Wisconsin Energy Corp. is converting its Valley Power Plant in Milwaukee from coal to natural gas, a project that could cost upward of $65 million and result in increased utility rates for some of the company’s customers.
The facility is located on 22 acres in the Menomonee Valley and has been in service since 1968. It generates 280 megawatts of power.
The plant is a critical energy resource for Milwaukee, since it provides electricity for the grid, voltage support for the downtown central business district and steam heat for almost every major building downtown, said Gale Klappa, CEO, president and chairman of Wisconsin Energy.
The landmass at the Valley site won’t support a scrubber, which would clean the existing coal plant’s emissions, so natural gas will be used instead to reduce pollution, Klappa said.
The project, which includes replacing the boilers and burners at the Valley plant, is expected to be completed in 2015 and will cost $60 to 65 million.
The first step is an expansion of the natural gas pipeline near the facility at an additional cost of $26 million. The pipeline would be in service in 2014.
“If we wanted to switch tomorrow to run natural gas instead of coal we couldn’t do it,” he said. “There’s not enough pipeline capacity running through that area to fuel that plant so that it can operate the way it needs to operate.”
According to the Public Service Commission, the agency that regulates Wisconsin’s utility industry, Wisconsin Energy has applied for a 3.6 percent increase in base electric rates for both 2013 and 2014 for electric and a slight rate decrease for gas.
The 450 downtown businesses that use steam from Wisconsin Energy will see rates rise by as much as 8 percent. Some, including Northwestern Mutual and Aurora Sinai Medical Center, have filed testimony to the PSC about the impact of the rate increases.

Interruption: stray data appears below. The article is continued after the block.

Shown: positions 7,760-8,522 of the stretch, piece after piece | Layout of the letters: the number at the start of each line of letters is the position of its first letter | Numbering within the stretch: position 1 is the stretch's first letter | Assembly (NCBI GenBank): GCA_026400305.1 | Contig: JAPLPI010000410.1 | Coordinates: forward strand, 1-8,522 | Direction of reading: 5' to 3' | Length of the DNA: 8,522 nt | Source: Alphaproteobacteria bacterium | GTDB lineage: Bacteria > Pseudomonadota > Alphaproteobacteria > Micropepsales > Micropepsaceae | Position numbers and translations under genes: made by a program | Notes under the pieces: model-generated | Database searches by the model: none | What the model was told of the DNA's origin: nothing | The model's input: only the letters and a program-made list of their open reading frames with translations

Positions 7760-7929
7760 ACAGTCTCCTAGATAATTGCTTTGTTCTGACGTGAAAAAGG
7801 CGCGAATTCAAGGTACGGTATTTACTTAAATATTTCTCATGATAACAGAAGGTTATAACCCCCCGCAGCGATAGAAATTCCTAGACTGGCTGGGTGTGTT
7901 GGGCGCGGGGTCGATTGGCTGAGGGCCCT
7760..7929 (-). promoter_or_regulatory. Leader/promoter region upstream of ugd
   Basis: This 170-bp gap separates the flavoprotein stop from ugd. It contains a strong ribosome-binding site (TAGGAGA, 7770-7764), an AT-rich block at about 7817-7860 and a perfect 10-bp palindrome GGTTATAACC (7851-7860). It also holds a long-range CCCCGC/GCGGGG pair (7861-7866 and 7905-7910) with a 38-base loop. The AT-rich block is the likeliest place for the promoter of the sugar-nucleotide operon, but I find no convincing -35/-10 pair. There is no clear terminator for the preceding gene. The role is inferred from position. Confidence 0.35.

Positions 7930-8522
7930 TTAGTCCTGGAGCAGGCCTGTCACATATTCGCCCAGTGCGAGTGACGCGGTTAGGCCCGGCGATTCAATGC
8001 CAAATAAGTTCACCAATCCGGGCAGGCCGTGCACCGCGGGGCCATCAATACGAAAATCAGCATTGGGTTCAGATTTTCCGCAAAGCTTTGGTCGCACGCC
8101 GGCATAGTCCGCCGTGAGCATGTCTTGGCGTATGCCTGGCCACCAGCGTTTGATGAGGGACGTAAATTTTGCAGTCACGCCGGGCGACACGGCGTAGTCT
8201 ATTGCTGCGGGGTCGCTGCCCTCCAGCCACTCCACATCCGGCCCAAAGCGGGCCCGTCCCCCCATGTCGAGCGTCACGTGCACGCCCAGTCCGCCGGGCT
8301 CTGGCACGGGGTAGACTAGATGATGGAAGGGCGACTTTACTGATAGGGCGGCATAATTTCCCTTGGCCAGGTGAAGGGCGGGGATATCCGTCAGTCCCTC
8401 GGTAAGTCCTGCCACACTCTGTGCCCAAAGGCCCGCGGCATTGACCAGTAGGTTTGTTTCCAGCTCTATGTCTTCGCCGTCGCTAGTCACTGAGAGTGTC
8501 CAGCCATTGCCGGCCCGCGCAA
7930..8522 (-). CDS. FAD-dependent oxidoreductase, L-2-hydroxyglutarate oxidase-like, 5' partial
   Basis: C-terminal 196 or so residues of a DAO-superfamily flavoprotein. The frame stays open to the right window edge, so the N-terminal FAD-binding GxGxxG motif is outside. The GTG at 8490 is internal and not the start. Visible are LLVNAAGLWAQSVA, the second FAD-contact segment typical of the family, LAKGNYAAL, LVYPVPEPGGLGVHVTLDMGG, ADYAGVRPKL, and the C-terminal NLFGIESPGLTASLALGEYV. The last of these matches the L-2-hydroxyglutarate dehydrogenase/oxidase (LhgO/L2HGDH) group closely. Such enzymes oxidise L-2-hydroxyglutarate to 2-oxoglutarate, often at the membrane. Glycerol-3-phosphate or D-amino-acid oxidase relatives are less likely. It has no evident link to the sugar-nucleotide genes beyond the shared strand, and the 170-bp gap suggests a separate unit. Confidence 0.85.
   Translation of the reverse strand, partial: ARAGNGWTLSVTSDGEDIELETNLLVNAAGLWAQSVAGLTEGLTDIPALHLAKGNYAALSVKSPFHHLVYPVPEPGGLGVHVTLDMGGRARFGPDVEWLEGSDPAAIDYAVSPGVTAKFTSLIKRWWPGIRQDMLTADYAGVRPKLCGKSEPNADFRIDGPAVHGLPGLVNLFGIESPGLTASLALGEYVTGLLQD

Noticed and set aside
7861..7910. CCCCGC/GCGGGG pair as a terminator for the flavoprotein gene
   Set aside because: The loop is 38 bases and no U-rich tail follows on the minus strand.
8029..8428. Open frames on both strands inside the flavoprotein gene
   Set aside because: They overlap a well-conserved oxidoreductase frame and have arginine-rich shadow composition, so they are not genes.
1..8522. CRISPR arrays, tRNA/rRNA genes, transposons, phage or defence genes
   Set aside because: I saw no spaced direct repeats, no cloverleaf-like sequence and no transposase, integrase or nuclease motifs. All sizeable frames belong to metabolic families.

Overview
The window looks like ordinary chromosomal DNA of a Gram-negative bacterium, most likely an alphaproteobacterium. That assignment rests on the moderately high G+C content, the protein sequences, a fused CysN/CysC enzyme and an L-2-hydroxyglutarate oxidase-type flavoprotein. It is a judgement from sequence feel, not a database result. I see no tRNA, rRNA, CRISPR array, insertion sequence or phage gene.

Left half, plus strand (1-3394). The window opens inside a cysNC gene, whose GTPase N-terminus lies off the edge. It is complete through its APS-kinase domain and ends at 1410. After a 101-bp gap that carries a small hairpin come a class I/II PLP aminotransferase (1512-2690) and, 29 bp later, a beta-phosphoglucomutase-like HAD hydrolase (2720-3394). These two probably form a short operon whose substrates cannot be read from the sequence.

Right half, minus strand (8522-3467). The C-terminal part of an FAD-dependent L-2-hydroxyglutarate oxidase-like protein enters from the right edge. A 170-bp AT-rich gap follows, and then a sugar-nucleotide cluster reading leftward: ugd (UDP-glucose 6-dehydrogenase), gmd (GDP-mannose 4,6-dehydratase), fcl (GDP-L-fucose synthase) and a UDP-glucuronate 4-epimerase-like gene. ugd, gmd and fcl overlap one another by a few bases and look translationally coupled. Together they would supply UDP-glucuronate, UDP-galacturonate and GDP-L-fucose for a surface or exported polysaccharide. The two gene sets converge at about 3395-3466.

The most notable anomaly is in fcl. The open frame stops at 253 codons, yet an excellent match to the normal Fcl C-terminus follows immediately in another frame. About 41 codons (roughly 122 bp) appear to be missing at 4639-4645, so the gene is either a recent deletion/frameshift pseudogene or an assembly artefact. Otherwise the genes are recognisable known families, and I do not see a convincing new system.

However, the increases are also related to a number of additional investments the company is making in the region.
“A number of factors are involved in setting the rates for the next two years, but the top cost drivers in the rate case are renewable energy projects built to meet the state’s renewable energy mandate and an environmental project at the previously existing units at the Oak Creek Power Plant to meet current and future air regulations,” said Brian Manthey, a spokesman for Wisconsin Energy. “All of the projects were previously approved by the PSC.”
The Valley conversion project is necessary to meet Environmental Protection Agency regulations that are expected to go into effect by 2017, and this is the most cost-effective way to update the facility, Klappa said.
“Our customers are already paying for the environmental controls that the EPA is working to mandate in other states,” Klappa said. “I believe that you will see electric rates in particular in other states rising faster in the years ahead than they will here.”
The conversion of the plant is also expected to provide savings of about $20 million in operating costs per year, which electric customers will realize, said Brian Manthey, a spokesman for Wisconsin Energy.
“One of the things we have been able to accomplish is to look at the trends that we see in environmental regulation and other kinds of regulation that affect our business and try to understand the impact of the trends of those regulations on what we need to do,” Klappa said. “That has helped us stay ahead of the curve and actually build some of this infrastructure and actually stay ahead of these regulations in a cost effective way.”
The Citizens Utility Board of Wisconsin, which represents more than 9,000 consumers against utilities, supports the conversion of the Valley plant because it will ultimately mean lower rates for most customers, said Charlie Higley, executive director of the CUB.
However, Wisconsin Energy does not need to increase rates this significantly in the near term to cover the costs of meeting environmental regulations, Higley said.
The CUB has suggested to the PSC that the $45 million cost Wisconsin Energy incurred as a result of litigation related to the expansion of the Oak Creek plant should be covered by the company, not customers. The CUB also says it found another $85 million in costs it believes customers should not have to pay.
“We’re not disputing that they can raise rates for pollution controls on their power plants,” Higley said. “They’re asking way too much, and not only that, but they’ve been earning record (earnings) recently. The company’s need for a rate increase, we believe, is greatly exaggerated.”